Cybersecurity leaders from the FBI said certain state-backed threat actors broke into the U.S. research institutions, which are working on COVID-19-related research, according to a Reuters report. Tonya Ugoretz, Deputy Assistant Director at FBI and head of the bureau’s Cyber Readiness and Intelligence Branch, warned that foreign government-sponsored hackers have targeted the U.S. in different ways, including attempts to steal information from the national health care sector and COVID-19 research centers. “We have certainly seen reconnaissance activity and some intrusions into some of those institutions, especially those that have publicly identified themselves as working on COVID-related research,” Ugoretz said.
Ugoretz has made the revelation during an Aspen Institute online discussion held recently. However, she did not reveal which countries were behind the cyber intrusions. She also highlighted that people have asked for information about the research and vaccines for the ongoing medical emergency. It is said that state-backed attackers have often targeted the biopharmaceutical industry in the country. However, she said, “The sad flipside is that it kind of makes them a mark for other nation-states that are interested in gleaning details about what exactly they’re doing and maybe even stealing proprietary information that those institutions have.”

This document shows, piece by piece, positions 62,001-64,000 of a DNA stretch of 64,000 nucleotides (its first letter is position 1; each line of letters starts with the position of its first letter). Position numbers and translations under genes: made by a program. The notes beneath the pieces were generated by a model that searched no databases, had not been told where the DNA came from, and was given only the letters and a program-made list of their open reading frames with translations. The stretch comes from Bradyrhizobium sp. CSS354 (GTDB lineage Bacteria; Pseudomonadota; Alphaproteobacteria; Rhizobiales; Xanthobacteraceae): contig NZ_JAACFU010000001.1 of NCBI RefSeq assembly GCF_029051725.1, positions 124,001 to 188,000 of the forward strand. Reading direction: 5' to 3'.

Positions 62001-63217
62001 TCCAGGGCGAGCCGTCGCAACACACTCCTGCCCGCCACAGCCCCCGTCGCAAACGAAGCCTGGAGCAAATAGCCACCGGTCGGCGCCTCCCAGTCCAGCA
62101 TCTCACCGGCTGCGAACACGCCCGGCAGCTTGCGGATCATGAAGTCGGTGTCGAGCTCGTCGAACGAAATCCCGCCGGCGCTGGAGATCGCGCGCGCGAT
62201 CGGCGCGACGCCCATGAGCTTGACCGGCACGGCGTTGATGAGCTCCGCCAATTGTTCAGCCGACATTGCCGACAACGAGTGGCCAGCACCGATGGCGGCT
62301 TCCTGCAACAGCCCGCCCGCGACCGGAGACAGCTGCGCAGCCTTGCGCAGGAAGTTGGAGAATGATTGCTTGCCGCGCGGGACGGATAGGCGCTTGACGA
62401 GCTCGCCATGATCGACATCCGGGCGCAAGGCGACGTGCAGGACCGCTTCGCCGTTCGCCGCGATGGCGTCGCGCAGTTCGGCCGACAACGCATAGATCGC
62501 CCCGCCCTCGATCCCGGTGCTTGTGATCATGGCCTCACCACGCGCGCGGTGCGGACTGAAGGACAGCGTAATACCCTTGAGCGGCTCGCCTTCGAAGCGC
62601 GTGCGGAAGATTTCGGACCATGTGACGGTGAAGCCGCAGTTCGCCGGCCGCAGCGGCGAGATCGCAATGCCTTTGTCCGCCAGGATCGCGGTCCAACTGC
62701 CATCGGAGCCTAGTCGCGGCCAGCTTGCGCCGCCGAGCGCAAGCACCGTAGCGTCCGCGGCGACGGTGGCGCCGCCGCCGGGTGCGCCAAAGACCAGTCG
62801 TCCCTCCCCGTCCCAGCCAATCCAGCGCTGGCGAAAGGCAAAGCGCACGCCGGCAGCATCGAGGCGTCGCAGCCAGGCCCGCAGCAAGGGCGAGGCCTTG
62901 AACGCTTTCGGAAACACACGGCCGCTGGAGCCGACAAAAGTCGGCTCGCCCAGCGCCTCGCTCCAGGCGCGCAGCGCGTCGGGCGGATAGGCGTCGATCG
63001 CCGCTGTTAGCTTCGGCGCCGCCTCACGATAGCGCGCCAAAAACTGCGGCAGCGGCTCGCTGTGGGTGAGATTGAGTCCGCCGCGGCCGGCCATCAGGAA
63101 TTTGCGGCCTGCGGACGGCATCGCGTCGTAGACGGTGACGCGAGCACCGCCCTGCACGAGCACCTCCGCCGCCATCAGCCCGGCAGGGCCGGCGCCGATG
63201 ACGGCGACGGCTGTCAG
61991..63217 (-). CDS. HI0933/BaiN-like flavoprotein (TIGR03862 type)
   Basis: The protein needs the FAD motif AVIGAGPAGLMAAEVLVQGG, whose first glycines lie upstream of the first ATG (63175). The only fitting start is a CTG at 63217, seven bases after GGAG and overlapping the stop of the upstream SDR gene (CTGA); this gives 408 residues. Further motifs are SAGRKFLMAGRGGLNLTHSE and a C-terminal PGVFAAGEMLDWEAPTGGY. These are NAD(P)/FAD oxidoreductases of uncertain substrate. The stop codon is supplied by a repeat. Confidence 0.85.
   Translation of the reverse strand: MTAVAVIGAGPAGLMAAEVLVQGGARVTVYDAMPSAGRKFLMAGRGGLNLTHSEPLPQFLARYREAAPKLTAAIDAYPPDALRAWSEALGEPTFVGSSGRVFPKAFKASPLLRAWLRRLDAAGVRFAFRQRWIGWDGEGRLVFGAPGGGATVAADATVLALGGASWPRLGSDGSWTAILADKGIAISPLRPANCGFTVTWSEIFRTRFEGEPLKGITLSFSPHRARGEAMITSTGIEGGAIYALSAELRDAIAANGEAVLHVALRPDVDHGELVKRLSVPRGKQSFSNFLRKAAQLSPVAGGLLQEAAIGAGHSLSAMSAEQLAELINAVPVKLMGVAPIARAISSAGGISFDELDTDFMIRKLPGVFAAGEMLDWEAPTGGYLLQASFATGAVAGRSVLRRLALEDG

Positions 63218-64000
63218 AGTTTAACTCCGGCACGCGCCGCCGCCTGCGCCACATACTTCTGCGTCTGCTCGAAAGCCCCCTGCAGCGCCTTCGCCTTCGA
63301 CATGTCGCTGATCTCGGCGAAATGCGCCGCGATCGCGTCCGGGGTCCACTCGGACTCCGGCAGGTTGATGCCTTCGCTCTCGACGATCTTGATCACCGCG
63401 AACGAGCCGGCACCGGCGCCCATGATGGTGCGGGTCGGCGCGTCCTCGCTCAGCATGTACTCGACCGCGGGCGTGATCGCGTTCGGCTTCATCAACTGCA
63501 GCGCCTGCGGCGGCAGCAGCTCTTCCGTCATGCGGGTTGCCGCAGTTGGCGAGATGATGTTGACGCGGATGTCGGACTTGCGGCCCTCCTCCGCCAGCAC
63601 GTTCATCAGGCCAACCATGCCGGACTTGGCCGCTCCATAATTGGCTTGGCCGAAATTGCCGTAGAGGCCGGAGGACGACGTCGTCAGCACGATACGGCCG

The FBI has been urging the public to be vigilant during the ongoing pandemic as hackers and scammers are trying to exploit the uncertainty. The bureau also admitted that it has seen a spike in cybercrimes since the onset of the Coronavirus outbreak.
83% of Health Care Devices in U.S. at Risk
According to a research from Atlas VPN, most health care organizations in the U.S. are running their medical devices on outdated software and operating systems, leaving them vulnerable to cyberattacks. It revealed that 83% of health care providers in the U.S. are running on outdated software. Around 1.2 million IoT devices used in thousands of health care organizations across the U.S., 56% of devices were still running on the Windows 7 operating system, for which Microsoft discontinued support in January 2020. The research also revealed that 27% of medical devices are still running Windows XP or old versions of Linux OS. Due to the severity of the Coronavirus threat, the health care sector leaves many connected medical devices vulnerable to potential cyberthreats.